Neuroscience gets creative
The lonely scientist is an endangered creature. Today, you can not become a champion of science if you do not build successful collaborations that cross scientific borders. But are scientific collaborations enough? Some neuroscientists at the University of Manitoba have experimented (pun intended!) with the idea of crossing an even greater divide; one that crosses artistic borders, where neuroscience intersects with art.
In March 2017, the Neurocraft exhibit opened in the John Buhler Research Centre Atrium at the University of Manitoba Bannatyne Campus. Neurocraft is a collaborative project between local neuroscientists and artists. Together they work to create artworks inspired by the brain and neuroscience. This collaborative project was initiated by Dr. Sari Hannila (Department of Human Anatomy and Cell Science, University of Manitoba; Manitoba Neuroscience Network Director of Outreach), who’s research focuses on myelin and axonal regeneration in neurodegenerative diseases. While publications are the holy grail for scientific knowledge transfer and dissemination, its reach is often limited to scientific circles. Some of the significant challenges scientists face when it comes to knowledge sharing are visibility, communicability, and accessibility of their research to the broader public. This integral need for public outreach is the driving force behind Neurocraft. Inspired by David Byrne’s (formerly of the Talking Heads) Neurosociety, which is a series of interactive environments that simulate experiments from collaborating neuroscience labs, Neurocraft aims to bring the public closer to the bench and to humanize the science.
Over two-years, nine pairings of neuroscientists and craft artists collaborated to create artworks that reflected their craft and science. From these pairings, a collection of pieces ranging from mixed-media sculptures, prints, as well as, wool thread, light, video and other installations make up Neurocraft. There were several interesting pieces in the exhibit, such as Memory and Matter by Heather Komus, who worked with Dr. Kristine Cowley (Department of Physiology and Pathophysiology, University of Manitoba; Spinal Cord Research Centre). In this wall installation, dehydrated mushrooms were arranged in the shape of the brain. This piece draws a parallel between a network of fungal mycelium and neuronal connections within the brain. Some collaborations, bred something more eerie yet fantastical, like the collection of small ceramic creatures that look out of this world in Thalamuseum by Peter Tittenburger. This was inspired by the work of Dr. Gilbert Kirouac (Department of Oral Biology, University of Manitoba), who studies how the thalamus mediates emotions and motivation. One of the most enticing pieces in the entire exhibit however, belongs to Chantel Mierau who collaborated with now retired neurosurgeon and scientist, Dr. Jerry Krcek, to create a retro video of a brain modeled from yarn shaking on screen.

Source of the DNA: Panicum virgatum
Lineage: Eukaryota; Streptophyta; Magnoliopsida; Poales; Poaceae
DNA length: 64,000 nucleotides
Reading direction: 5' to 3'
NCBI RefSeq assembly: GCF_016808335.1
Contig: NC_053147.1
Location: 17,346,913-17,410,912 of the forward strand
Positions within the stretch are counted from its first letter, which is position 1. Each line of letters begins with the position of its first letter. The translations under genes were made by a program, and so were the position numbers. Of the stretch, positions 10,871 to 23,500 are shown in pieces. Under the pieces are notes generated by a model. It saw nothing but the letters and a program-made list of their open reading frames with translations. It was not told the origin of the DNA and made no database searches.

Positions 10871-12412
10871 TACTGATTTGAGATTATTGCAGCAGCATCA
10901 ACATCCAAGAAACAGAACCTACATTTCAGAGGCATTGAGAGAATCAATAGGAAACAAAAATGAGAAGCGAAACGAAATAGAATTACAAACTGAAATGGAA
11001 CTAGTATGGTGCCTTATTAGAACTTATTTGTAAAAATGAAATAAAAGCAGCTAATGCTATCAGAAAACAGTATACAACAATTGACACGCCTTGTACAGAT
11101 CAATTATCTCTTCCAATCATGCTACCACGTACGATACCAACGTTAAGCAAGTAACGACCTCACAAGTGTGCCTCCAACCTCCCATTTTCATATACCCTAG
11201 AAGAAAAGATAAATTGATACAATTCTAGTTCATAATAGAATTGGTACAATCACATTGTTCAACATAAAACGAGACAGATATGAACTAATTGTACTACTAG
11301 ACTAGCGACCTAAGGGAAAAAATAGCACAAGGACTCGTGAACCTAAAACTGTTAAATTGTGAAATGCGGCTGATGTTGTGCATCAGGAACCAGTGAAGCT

Other artworks were more personal, like the wool thread installation, Blood Clots, by Dana Kletke, who was paired with Dr. Tiina Kauppinen (Department of Pharmacology & Therapeutics, University of Manitoba; Kleysen Institute for Advanced Medicine). This piece was created from red felt wool and arranged to hang like blood vessels with clots. Dana’s installation reflected her family’s experience with stroke. Another personal piece, came from Lesley Nakonechny and Dr. Michael Jackson (Department of Pharmacology & Therapeutics, University of Manitoba; Kleysen Institute for Advanced Medicine). Together they used their individual experiences with Alzheimer’s disease and family portraits to create a series of prints that become successively faded to represent the gradual memory loss in Alzheimer’s disease.
Anne Stinner with Dr. Tabrez Siddiqui, Ash Alberg with Dr. Melanie Martin, Gaëtanne Sylvester with Dr. Eftekhar Eftekharpour, and Michelle Wilson with Dr. Marc Del Bigio also contributed art work to Neurocraft. This exhibit was curated by Seema Goel, who has a background in visual arts/craft and sciences, and is currently the artist-in-residence at the Faculty of Science, University of Manitoba. Neurocraft was on exhibit from Mar 3 to 21st, 2017.